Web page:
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Sound has mass?....
Sound has mass?....
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Old 11th October 2019, 07:38 PM   #31
LateraLiz is offline LateraLiz  United States
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Quote:
Originally Posted by AudioLapDance View Post
Attachment 786975

*tiss-boom-ba*
"research".
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Old 12th October 2019, 03:29 PM   #32
Fast Eddie D is offline Fast Eddie D  United States
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Quote:
Originally Posted by dhaen View Post
Maybe some of us have synaesthesia. A friend of mine relates colour to sounds and numbers.
I experienced this on LSD in the 1970s. Music made me see awesome colors. Colors made me hear sounds.

It was great! I wouldn't do it again or recommend it though.
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Old 12th October 2019, 03:35 PM   #33
Fast Eddie D is offline Fast Eddie D  United States
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Back on topic...

The mediums sound travels through have mass. Technologies exploit this.

The mass of air in a speaker cabinet or port is part of the equations used to design speaker cabinets, is it not?

Hypothetical models are interesting if they eventually help us explain stuff. I think the jury is still out on "negative gravity" etc.
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Old 12th October 2019, 05:05 PM   #34
Galu is offline Galu  Scotland
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Researchers suggest that empirical support for the 'sound has mass' hypothesis may be obtained by monitoring earthquakes.

An earthquake generates powerful sound waves which travel through the Earth's crust, and the mass associated with them may register on sensitive gravimeters.

These sound waves could have a mass as large as 100 billion kilograms associated with them!
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Old 12th October 2019, 06:08 PM   #35
Fast Eddie D is offline Fast Eddie D  United States
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Quote:
Originally Posted by Galu View Post
Researchers suggest that empirical support for the 'sound has mass' hypothesis may be obtained by monitoring earthquakes.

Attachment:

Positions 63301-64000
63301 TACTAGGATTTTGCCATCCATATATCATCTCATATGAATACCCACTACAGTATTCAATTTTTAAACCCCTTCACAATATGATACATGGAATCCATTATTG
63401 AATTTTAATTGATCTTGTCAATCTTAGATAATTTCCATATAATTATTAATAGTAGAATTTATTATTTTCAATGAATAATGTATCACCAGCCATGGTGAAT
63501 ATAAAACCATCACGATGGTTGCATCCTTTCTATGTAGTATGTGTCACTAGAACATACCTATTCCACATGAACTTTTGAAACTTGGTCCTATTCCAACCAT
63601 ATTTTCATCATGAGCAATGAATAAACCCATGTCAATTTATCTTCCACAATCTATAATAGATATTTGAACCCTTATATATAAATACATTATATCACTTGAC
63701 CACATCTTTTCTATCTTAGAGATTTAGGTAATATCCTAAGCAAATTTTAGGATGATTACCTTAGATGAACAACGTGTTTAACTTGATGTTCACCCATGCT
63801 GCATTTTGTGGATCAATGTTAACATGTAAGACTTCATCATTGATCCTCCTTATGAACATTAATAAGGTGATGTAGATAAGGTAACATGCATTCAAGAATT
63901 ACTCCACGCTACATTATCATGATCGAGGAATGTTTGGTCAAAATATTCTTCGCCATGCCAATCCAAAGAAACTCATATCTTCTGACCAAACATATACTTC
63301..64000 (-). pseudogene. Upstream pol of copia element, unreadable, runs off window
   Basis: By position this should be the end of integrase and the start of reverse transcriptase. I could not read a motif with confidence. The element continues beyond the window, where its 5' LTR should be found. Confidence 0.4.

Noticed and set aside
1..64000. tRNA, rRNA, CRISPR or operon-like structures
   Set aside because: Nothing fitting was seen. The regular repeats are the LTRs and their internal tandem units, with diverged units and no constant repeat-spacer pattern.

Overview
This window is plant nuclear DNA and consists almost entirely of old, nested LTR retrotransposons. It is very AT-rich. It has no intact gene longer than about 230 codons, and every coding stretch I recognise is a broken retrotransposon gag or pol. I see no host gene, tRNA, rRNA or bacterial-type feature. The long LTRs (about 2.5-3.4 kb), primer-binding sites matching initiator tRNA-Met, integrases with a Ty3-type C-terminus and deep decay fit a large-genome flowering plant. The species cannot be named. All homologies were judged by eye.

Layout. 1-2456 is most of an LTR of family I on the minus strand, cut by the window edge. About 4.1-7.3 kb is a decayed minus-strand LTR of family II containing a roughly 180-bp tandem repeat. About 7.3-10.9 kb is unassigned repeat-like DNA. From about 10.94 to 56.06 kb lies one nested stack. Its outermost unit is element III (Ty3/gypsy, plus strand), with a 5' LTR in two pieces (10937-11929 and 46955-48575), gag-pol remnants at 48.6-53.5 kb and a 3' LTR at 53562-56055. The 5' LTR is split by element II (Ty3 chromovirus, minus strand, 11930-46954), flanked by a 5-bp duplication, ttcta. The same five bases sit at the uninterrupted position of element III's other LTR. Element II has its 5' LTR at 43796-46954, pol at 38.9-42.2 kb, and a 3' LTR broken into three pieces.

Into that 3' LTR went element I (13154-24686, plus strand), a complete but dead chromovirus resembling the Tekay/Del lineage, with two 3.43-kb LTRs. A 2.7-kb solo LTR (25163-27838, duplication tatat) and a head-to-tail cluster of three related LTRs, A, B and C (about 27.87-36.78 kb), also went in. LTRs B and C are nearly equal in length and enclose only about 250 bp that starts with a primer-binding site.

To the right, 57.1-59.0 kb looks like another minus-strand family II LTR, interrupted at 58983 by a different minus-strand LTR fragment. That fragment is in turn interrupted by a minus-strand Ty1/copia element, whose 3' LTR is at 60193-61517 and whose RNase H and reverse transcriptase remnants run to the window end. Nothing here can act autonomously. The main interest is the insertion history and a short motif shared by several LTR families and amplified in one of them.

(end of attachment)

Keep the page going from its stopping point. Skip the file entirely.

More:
An earthquake generates powerful sound waves which travel through the Earth's crust, and the mass associated with them may register on sensitive gravimeters.

These sound waves could have a mass as large as 100 billion kilograms associated with them!

Again, the medium propagating the sound has mass. Sound by definition is the periodic oscillation of said medium.

Mass in motion possesses the property of momentum. In the case of the earth's crust, that momentum is very large. Momentum can impart a force on another object (think pool balls). In the case of earthquakes, very large forces are imparted on objects. We all know the results.

There is no sound without a medium. Sound does not propagate through space.
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Old 12th October 2019, 06:54 PM   #36
Galu is offline Galu  Scotland
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Quote:
Originally Posted by Fast Eddie D View Post
There is no sound without a medium. Sound does not propogate through space.
I agree - I've performed the ringing bell in the vacuum jar experiment and I've seen 'Alien' - in space no one can hear you scream!

The new, as yet unproven, theory postulates that sound waves carry a small amount of mass with them as they travel through a medium.

The mass to which the researchers refer is not related to the mass of the medium itself.

Physics - Focus: Sound Waves Carry Mass

Quote:
The traditional view of sound is that it is a wave motion which transfers energy without transporting mass from source to destination.

The new theory suggests that sound is a particle motion. The particles of sound are called phonons and they interact with a gravitational field in a way that requires them to transport mass as they move from source to destination.
P.S. I don't necessarily agree with the new 'theory'!

Last edited by Galu; 12th October 2019 at 07:15 PM.
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Old 12th October 2019, 07:21 PM   #37
Fast Eddie D is offline Fast Eddie D  United States
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I understand that this is how we find stuff out.

Treating sound as a particle may have some explanatory power. Time will tell.
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Old 12th October 2019, 07:54 PM   #38
Galu is offline Galu  Scotland
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Time will tell indeed!

For now, I'm happy to agree that sound energy is transferred via the to and fro molecular vibrations which produce a longitudinal wave!
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